Maggie, a friend of mine and one of my QQ group members, sent me her final paper for this semester and asked for my comments. She writes about what she thinks about Francis Bacon’s essay ” Of Parents”. While sharing her understanding on parental affection, she also includes some touching stories about her father and grandfather. I am pleased to see the lucky girl has always been embraced by affectionate paternal love, and can feel her sorrow when she lost her grandfather last year. However, I do wish the girl joy and happiness all the time. There is time we have to say goodbye to our beloved ones…It is doomed to be so because we are not immortals. We will die someday, so do our beloved ones….But the love will last….perpetually.
By the way, the girl lives in Zhuhai and still a college student, crazily busy with her final exams now…Let’s enjoy her wonderful writing here…And I really owe much gratitude to her permission to put it here.
Thoughts on Sir Francis Bacon and His Essay “Of Parent”
For the course of European Culture
As a philosopher and statesman, Francis Bacon had a checkered and unpredictable life. He was at one time member of the House of Commons but at another time on the verge of having been thrown to prison. His treatment to a former friend and benefactor made him seem like something of a snob: not being able to provide Bacon with a suitable office post, the Earl of Essex offered him a property at Twickenham as a consolation. However,when Essex lost the favor of the Queen and was put on trial, Bacon, as one of the investigators of the case, showed an ungrateful and undecent eagerness in pressing the case against his former friend. Ironically, after the accession of James VI, Bacon wrote to defend himself against the proceedings of Essex who supported the succession of James. It is insensible to label whether this is an indication of snobbery or an excellent command of the golden rules, for it is sometimes difficult to draw a distinct line between the two. But morality aside, at least one thing survives over the passage of time: his inductive philosophy which revolutionized the future thoughts of the human race, best embodied in his exquisite collection of The Essays. I may only have a shallow understanding of this man and his huge philosophy empire, but the profound and searching points of view expressed in his essays really seize my heart and keep me nodding in awe.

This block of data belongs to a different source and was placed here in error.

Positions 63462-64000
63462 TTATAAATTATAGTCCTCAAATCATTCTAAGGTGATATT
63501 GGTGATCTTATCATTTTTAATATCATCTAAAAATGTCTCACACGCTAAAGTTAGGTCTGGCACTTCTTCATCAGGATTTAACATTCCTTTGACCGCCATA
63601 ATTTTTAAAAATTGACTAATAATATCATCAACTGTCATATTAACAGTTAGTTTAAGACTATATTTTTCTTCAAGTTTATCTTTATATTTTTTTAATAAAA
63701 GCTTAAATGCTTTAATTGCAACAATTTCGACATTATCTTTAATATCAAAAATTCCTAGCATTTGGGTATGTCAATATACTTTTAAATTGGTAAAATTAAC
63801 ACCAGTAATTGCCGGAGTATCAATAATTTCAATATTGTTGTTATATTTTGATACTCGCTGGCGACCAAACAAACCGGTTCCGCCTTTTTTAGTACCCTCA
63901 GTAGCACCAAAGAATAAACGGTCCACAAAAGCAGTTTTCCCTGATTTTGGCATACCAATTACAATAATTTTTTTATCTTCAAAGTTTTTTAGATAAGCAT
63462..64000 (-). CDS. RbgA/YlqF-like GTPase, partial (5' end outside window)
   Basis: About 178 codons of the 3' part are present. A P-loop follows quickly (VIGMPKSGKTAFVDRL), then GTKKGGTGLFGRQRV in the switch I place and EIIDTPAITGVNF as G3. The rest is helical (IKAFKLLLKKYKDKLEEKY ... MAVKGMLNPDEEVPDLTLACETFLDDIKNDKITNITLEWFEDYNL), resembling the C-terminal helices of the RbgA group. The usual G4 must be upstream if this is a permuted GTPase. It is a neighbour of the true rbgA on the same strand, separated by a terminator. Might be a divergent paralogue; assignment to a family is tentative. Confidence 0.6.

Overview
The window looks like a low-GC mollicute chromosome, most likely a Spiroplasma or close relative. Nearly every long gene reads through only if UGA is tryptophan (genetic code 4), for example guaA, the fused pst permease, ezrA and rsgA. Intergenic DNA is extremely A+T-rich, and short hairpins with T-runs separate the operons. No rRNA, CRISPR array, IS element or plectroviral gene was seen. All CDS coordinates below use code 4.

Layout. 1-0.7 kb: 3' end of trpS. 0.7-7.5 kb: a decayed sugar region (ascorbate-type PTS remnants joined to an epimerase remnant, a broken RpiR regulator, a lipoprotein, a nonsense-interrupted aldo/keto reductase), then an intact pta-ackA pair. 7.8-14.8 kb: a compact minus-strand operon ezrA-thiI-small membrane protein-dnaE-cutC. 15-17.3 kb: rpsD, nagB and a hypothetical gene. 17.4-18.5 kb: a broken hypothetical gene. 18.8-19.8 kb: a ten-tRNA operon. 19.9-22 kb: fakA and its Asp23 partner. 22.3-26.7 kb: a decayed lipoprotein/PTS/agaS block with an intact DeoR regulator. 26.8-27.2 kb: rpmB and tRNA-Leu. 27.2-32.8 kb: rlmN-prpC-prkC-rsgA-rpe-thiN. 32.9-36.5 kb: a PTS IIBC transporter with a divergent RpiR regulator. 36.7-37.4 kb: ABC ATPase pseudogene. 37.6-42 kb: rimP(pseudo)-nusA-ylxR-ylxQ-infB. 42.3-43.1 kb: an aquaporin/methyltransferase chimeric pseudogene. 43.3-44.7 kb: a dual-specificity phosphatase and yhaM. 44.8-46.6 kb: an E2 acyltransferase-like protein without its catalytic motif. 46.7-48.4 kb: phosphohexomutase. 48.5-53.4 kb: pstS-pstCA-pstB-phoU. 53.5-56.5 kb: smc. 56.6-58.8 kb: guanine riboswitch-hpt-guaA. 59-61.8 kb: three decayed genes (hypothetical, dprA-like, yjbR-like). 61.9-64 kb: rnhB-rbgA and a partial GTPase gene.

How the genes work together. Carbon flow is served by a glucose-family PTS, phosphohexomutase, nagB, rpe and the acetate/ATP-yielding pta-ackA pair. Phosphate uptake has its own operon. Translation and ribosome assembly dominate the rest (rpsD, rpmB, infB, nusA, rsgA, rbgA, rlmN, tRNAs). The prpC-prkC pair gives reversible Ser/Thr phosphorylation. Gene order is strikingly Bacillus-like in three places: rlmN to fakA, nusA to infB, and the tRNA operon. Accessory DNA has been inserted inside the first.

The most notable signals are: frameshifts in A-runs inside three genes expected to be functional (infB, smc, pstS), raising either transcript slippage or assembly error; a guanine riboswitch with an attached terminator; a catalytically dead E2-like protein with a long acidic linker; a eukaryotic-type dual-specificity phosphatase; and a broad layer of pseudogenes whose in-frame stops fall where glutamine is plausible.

In this collection, Francis Bacon wrote many essays ranging from the issues of life and death, revenge and adversity, nature and custom to those of love and marriage, parents and children,ect. While reading his essays, I am marveled at his concise and penetrating language and, mostly, the underlying philosophy that seems universally and eternally applied.
I think one of the reasons that helps Bacon’s philosophy achieve its time-testing and worldwide fame lies in its originality and uniqueness which usually send me on a proof-searching tour and, once his assertions have been confirmed by my own experiences, leave me with an approving smile. In this way, the inner communications between the reader and Bacon have been made , though, incredibly, over a time span of nearly half a century. Because of my young age and inexperience, I find many of his essays obscure except for “Of Parents”, where I can find the most sympathy with the writer.